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Robert T. Chapa Administration Building
Office Hours: 8 AM – 5 PM
1430 Collier St.
Austin, Texas 78704
Integral Care's initiative to provide tobacco cessation and prevention services to its staff and consumers has been a success. Since February 1, 2011, the use of tobacco products has been prohibited on any Integral Care campus. Integral Care's Tobacco Cessation Initiative has been recognized by the Texas Department of State Health Services and the Texas School Safety Center for its excellence in tobacco prevention. Additionally, Integral Care was awarded with the Excellence in Policy Change Specific to Smokeless Tobacco at the 6th Annual National Summit on Smokeless and Spit Tobacco.
Integral Care believes in leading by example in promoting positive, healthy behaviors within the community. To make this transition smooth, various tools and resources are available. If you or someone you know is interested in quitting tobacco, begin by calling the free Quit Line at 1-877-YES-QUIT.
Tobacco affects everyone in society directly or indirectly and has serious implication on health, social well-being and finances. According to the Centers for Disease Control, more than 400,000 Americans lose their life every year because of tobacco use and about $197 billion is spent each year treating tobacco related illness.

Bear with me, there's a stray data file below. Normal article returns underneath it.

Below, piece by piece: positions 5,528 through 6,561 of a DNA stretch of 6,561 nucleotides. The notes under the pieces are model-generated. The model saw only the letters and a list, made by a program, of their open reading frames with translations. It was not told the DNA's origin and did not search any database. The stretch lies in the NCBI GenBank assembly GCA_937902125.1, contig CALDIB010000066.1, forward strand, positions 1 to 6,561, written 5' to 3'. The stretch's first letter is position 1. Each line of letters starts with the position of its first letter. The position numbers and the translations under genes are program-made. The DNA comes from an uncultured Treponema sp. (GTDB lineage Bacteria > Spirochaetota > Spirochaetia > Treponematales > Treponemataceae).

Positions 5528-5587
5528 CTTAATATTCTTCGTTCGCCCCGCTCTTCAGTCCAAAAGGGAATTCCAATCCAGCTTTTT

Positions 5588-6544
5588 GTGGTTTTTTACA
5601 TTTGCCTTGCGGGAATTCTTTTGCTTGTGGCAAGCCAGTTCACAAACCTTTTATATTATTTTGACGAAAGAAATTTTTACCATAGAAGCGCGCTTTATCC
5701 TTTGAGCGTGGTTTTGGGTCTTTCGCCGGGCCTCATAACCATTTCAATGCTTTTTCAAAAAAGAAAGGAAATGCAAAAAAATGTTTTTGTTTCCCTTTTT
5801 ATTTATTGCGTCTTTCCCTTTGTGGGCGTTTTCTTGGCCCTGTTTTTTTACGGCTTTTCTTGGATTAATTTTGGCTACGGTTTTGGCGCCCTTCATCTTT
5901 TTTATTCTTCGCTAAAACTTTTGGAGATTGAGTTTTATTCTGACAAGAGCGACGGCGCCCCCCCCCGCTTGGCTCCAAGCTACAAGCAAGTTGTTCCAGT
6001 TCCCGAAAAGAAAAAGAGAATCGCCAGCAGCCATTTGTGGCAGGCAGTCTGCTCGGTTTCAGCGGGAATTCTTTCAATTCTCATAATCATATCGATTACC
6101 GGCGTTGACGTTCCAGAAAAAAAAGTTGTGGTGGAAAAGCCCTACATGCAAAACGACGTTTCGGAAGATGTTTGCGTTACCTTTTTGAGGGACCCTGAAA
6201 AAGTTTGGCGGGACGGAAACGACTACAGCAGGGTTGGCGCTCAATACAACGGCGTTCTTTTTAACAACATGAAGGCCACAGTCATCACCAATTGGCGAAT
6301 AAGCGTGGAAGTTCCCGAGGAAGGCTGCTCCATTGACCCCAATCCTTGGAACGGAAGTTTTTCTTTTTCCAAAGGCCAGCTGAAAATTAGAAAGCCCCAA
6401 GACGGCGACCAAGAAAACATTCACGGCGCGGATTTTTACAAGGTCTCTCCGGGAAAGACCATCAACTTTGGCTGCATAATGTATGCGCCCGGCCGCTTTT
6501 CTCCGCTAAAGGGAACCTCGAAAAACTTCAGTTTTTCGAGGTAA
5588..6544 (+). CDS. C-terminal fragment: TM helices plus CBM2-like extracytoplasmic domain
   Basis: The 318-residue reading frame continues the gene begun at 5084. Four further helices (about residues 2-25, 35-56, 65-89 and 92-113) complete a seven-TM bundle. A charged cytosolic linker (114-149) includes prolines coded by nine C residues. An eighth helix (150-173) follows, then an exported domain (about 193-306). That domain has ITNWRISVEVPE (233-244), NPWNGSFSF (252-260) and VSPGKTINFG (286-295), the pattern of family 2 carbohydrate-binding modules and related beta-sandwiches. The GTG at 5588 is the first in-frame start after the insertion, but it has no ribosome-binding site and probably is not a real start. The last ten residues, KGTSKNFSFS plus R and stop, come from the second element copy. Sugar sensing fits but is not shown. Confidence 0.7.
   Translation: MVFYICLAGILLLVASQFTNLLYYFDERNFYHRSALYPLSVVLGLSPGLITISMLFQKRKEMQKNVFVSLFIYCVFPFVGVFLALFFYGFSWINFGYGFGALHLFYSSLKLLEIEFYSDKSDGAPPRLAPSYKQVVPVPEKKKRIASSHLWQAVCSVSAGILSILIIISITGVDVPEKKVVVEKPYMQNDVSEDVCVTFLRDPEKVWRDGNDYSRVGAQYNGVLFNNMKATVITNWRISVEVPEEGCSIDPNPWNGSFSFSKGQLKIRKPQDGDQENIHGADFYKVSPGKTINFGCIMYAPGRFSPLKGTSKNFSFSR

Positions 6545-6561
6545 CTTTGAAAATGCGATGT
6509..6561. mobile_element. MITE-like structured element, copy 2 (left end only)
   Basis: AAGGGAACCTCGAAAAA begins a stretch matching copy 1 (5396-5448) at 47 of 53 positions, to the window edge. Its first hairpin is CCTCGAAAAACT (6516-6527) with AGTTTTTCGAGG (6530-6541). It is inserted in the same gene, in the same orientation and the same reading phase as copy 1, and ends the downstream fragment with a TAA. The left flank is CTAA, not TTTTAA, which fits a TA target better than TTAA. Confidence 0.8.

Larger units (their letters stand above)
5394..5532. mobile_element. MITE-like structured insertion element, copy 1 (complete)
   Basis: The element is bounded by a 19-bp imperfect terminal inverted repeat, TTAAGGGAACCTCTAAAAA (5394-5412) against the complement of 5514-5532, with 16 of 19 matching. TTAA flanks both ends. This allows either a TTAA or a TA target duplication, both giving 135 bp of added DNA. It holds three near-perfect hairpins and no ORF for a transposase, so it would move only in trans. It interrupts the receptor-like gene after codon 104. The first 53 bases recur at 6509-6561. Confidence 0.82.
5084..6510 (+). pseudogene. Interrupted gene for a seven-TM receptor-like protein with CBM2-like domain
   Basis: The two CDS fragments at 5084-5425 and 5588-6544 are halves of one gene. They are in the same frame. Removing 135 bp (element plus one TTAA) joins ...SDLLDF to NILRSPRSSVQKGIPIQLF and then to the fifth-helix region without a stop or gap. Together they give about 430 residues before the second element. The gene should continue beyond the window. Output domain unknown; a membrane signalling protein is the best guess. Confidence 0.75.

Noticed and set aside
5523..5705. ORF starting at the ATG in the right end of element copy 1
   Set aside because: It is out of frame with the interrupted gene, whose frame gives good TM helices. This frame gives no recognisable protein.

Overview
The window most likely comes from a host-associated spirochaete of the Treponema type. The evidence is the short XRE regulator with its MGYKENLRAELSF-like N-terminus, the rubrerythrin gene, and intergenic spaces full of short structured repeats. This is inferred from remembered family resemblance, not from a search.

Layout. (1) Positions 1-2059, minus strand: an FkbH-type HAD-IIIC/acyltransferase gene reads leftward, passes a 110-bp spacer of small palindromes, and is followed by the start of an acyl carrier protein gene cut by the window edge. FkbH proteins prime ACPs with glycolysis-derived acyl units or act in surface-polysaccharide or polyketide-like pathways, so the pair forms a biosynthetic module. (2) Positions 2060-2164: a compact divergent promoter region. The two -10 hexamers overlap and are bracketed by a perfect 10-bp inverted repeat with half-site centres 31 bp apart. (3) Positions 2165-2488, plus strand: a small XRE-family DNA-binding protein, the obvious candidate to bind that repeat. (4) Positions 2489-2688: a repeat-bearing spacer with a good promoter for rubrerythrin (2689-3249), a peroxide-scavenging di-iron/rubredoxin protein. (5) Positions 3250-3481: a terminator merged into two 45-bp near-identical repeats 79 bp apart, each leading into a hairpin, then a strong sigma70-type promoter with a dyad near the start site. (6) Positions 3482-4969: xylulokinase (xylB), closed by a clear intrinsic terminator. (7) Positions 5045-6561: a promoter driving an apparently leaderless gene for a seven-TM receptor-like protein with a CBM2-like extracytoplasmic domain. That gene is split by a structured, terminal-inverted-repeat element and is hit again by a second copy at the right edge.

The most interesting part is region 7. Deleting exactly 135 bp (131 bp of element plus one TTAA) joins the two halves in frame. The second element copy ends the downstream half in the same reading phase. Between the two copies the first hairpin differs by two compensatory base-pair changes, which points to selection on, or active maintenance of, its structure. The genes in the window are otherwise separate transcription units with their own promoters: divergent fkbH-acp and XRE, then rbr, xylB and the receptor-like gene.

Individuals living with a mental illness face greater challenges when dealing with tobacco addiction:
Studies indicate that approximately 70 percent of the tobacco users who want to quit attribute success rates to availability of support and resources.
Integral Care supports and offers a variety of options for staff and/or consumers wishing to quit tobacco use. The information and professional assistance available can help to support both your immediate and long-term needs to become and remain, a tobacco-free. Resources include:
The Tobacco Control Legal Consortium has issued a new fact sheet on how the Mental Health Parity and Addiction Equity Act and the Affordable Care Act affect insurance coverage for substance abuse benefits related to tobacco cessation.
The immediate health benefits of quitting smoking are substantial. Heart rates and blood pressure levels can be abnormally for smokers, but will return to normal after quitting. Within a few hours carbon monoxide (odorless gas in cigarettes that reduces the ability to carry oxygen) levels in the blood begin to decline. Within a few weeks, people who quit smoking have improved circulation and respiratory functions. Within several months of quitting, people will experience significant improvements in lung function.
Other reasons to quit:
It’s understandable to be concerned about someone you know who currently smokes. Find out whether they want to quit; if they say they don't, try to find out why. Here are some things you can do to help:
Here are two things you should not do: